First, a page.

Government transparency is always important. During times of crisis, it is paramount.
When an emergency such as the COVID-19 outbreak occurs, the power of government may need to be brought to bear in more intrusive and unilateral ways than is reasonable during nonemergency times. Advocates across the political spectrum can understand that the balance between protecting public health and intruding on civil liberties and individual rights may shift during an unprecedented public health emergency.
Yet we must remain watchful that the balance does not shift too far.
It is precisely because of this rebalancing that the decisionmaking processes of elected officials during times of crisis should be more open, not less. Policies should be as fiercely debated as ever, if not more so. And public accessibility and input should be prioritized, as it is the public whose rights will be directly impacted by policymakers’ decisions.
Like a number of other state and local governing bodies, Minnesota’s Legislature adjourned on March 16 due to the COVID-19 outbreak. They set a return date of April 14, with an agreement from leadership that they could return earlier in order to respond to the crisis as needed.
Between March 16 and April 14, the Legislature reconvened twice in full to vote on COVID-19 response legislation. Both pieces of legislation encompassed a variety of provisions to address Minnesotans’ needs, and passed both chambers almost unanimously. The governor signed them immediately.
On the surface, this is a good thing. Minnesota has the only divided Legislature in the country. Setting aside partisan disagreements to respond quickly to an emergency is important. Commitment by the Legislature to continue doing work is also important.
However, the way that these two pieces of legislation came together and were passed was disquieting.
In order to avoid triggering the Open Meetings Law, which requires meetings of public bodies to be open to the public, members of House committees met in smaller groups. “Working groups” made up of a single lead member from each caucus and a member of the governor’s administration also workshopped policy proposals.
The majority of these meetings were not disclosed until they had already happened. The first COVID-19 response bill came out of these meetings, and was already agreed to by all four legislative leaders before it was even released to the public. Indeed, the bill language was not posted on the House website until just before the floor session to vote on the bill started.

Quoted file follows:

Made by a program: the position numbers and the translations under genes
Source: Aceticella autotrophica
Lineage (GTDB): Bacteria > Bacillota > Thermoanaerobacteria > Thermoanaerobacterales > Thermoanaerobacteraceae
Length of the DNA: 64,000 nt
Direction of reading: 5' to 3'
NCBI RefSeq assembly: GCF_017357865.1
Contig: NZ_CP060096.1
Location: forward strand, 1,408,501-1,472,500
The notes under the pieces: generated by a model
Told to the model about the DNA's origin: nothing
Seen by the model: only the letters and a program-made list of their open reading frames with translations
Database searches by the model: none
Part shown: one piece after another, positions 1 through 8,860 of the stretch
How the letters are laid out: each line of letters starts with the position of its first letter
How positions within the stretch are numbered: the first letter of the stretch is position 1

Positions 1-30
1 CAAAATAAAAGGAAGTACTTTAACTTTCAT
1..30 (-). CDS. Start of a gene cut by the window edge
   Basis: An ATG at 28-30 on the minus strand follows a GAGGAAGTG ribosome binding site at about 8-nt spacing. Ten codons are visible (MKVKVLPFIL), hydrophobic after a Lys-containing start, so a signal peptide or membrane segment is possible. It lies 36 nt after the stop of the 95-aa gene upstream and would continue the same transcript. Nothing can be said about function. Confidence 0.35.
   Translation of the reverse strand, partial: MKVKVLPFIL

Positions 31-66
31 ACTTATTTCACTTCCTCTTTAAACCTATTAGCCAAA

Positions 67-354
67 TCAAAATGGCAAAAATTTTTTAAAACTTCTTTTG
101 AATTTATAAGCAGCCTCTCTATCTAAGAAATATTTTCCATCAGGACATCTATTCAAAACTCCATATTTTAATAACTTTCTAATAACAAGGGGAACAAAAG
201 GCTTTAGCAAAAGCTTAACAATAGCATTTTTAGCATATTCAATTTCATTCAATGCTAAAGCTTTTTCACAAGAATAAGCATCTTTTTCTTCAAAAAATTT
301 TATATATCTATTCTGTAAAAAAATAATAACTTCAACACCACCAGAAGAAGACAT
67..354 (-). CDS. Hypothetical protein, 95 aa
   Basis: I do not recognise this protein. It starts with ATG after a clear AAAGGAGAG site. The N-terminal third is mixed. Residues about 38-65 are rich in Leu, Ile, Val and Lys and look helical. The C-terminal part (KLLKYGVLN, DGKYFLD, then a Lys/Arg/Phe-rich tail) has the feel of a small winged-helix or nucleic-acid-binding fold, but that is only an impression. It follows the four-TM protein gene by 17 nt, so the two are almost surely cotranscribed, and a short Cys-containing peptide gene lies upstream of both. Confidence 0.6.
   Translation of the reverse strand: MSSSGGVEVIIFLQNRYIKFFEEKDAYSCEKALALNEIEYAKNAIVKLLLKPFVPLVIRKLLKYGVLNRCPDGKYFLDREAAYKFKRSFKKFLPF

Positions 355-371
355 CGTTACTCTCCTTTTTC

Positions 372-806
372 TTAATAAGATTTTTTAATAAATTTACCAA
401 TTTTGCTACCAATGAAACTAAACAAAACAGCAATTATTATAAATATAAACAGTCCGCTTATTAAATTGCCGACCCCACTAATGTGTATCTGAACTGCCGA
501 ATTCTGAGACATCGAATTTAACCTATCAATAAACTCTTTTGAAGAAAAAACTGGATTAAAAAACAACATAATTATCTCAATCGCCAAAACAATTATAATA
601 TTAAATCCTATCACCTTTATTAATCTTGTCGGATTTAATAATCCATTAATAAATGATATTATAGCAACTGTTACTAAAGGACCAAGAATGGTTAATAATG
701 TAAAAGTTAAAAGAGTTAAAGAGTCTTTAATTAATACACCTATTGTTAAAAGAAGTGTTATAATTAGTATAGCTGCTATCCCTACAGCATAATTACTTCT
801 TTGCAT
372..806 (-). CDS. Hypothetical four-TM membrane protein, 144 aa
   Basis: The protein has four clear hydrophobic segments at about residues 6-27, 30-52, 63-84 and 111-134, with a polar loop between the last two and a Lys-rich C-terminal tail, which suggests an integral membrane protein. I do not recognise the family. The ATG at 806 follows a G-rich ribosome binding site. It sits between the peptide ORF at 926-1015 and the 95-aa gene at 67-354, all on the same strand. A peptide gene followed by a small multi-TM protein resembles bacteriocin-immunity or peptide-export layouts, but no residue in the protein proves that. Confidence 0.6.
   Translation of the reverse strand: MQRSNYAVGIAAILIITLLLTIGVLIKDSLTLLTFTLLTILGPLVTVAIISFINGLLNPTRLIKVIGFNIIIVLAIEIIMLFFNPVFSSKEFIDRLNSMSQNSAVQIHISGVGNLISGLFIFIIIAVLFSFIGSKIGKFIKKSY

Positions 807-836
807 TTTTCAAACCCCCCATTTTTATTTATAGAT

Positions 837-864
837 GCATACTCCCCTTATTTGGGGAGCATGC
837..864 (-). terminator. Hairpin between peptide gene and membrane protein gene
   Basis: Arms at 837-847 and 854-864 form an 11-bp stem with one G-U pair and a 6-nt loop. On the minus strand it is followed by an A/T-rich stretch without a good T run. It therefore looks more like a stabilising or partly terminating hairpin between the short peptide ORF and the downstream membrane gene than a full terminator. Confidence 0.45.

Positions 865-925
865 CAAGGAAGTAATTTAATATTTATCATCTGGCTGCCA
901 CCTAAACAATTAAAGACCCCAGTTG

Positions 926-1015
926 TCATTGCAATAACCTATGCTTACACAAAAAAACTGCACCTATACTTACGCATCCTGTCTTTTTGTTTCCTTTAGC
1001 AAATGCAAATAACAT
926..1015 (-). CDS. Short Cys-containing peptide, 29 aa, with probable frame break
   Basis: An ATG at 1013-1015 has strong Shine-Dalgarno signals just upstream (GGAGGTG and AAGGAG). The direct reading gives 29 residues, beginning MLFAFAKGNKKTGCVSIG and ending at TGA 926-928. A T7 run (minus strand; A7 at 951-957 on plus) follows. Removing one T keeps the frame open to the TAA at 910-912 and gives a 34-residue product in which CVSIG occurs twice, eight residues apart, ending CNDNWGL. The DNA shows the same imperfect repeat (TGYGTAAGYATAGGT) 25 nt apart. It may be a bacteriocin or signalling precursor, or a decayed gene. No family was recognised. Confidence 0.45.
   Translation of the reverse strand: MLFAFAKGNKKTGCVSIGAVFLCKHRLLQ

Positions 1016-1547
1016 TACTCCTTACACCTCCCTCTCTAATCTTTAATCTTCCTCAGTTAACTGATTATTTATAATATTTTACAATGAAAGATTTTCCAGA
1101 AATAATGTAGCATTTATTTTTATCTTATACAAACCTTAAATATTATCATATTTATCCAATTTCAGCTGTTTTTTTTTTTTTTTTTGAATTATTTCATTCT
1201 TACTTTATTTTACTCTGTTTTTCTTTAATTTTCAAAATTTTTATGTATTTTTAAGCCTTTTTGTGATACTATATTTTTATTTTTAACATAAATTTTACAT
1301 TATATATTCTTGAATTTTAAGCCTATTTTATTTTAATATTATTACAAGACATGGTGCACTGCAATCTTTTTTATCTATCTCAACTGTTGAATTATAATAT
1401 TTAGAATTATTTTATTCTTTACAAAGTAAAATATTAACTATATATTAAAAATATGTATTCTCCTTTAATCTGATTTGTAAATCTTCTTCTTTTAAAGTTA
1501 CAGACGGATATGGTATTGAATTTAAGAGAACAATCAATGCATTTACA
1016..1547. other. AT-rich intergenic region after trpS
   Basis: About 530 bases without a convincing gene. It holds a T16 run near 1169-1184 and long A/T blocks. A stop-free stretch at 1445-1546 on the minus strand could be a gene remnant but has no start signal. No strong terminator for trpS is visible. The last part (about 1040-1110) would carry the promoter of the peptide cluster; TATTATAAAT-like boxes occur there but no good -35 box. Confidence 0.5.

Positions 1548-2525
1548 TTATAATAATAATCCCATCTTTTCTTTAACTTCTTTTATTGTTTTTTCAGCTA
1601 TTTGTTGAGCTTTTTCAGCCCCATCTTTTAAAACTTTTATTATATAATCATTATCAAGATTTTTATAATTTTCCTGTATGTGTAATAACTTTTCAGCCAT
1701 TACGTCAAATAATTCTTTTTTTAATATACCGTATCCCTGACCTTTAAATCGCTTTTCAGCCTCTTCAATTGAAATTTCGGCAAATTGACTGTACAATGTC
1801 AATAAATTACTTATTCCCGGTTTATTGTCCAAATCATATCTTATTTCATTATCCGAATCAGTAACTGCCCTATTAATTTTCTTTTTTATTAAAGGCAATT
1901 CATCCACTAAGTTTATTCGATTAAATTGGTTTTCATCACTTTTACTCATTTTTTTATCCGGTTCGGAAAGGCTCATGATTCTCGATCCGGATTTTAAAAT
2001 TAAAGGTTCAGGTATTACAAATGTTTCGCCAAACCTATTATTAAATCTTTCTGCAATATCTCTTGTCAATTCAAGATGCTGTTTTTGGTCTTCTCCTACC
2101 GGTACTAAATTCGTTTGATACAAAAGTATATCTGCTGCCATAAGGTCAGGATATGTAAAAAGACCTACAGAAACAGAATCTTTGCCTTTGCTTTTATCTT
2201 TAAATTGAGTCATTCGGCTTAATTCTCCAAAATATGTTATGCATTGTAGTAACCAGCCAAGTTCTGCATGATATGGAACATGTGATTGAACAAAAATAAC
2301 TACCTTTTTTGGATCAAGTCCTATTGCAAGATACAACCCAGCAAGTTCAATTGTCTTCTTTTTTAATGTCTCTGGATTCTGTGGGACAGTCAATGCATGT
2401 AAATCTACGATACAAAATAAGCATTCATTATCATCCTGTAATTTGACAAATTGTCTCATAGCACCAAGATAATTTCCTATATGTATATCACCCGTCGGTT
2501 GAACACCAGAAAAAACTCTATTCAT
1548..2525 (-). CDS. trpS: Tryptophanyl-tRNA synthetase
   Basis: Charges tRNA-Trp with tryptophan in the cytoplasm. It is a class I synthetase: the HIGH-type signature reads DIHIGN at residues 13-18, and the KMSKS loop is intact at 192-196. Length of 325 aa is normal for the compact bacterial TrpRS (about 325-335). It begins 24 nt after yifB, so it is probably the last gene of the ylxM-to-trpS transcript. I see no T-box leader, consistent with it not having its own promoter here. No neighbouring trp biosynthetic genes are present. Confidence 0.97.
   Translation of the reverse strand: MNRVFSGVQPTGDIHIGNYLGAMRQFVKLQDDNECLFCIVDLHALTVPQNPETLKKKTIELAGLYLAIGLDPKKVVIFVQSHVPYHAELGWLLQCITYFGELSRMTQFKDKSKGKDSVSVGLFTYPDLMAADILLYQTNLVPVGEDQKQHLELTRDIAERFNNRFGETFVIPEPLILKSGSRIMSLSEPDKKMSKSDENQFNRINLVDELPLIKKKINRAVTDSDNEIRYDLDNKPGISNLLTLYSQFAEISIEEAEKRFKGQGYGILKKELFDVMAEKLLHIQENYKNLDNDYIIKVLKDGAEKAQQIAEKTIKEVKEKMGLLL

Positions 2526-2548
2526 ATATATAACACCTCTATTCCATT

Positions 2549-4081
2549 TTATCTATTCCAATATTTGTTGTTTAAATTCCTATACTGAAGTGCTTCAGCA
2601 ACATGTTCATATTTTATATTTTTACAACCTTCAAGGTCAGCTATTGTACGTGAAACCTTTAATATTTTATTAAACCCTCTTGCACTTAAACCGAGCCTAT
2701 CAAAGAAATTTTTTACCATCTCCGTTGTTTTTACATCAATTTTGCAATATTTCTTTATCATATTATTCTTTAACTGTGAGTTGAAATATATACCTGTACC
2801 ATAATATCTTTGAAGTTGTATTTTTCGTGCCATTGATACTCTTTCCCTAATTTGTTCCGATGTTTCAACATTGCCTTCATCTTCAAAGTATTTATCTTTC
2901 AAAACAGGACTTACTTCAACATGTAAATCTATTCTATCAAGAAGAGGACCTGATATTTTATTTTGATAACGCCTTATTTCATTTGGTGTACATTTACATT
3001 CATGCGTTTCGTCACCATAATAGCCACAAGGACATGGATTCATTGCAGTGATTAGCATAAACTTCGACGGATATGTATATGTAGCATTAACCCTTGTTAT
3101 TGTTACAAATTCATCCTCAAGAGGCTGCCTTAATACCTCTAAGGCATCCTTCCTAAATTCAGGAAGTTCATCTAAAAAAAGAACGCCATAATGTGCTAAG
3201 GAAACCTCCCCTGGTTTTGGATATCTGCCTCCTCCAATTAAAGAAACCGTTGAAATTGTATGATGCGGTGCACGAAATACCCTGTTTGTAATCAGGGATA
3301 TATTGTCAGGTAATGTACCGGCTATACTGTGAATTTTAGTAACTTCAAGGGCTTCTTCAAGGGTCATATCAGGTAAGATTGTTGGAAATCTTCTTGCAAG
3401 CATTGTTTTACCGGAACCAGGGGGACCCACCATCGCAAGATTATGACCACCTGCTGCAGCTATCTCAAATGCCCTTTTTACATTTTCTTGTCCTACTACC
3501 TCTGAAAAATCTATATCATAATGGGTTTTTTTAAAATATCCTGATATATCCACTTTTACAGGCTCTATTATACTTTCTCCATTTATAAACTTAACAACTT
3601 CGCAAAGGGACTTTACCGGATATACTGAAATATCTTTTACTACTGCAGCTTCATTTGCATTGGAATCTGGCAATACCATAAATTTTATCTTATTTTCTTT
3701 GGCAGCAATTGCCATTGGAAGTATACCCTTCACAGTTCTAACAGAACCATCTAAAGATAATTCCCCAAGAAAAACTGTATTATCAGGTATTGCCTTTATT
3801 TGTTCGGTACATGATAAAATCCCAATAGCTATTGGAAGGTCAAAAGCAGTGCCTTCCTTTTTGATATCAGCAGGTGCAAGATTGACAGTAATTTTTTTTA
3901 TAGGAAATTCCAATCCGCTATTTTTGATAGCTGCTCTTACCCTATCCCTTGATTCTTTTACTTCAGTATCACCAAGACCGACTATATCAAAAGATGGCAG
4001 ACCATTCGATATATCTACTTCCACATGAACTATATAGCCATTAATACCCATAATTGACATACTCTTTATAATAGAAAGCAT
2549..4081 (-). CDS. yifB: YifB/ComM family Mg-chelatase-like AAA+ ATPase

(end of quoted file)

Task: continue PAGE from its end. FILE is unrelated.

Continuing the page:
As the bill moved through the House and Senate, it became clear that at least some legislators had not had time to read the bill in full. This was starkly illustrated by an exchange between Sens. Abeler and Hayden regarding a provision that was thought to be in the bill, but in actuality was not.
Since then, there have been some remote committee hearings conducted via Zoom, which provided some access for public observation and testimony. Yet people who do not have reliable access to a computer and/or internet connection, people with limited English ability and others may still face considerable barriers in this new remote setting.
Furthermore, it remains unclear how much influence leadership and the working groups still have over bill proposals. What is clear is that, at least until April 14, only proposals already agreed to by all leadership made it to a full floor vote. And implied, of course, was that the proposals would be passed without major opposition. Which they were. At times, it was not merely implied, but plainly stated.
This type of closed-door negotiation is not new, but it should not be considered normal. Legislative leadership has resorted to this type of secretive decisionmaking before, in nonemergencies. This is frustrating at the best of times, as everyone from rank-and-file legislators to advocates to the general public is left out of the process. No one knows what statements are being made, what agreements are being struck and what the underlying reasoning is.
In a time of crisis, it is even more troubling that policy agreements are being agreed to behind closed doors, without even a semblance of a public committee hearing. Crises can be, and have been, used to limit, infringe on and take away individual rights and liberties. Even well-meaning actions can have unintended consequences.
The governing actions and reactions of elected officials should not be hidden away from public view, and the actions of a few at the very top should not predetermine the outcome of the democratic process.
John Gordon is executive director of the American Civil Liberties Union of Minnesota.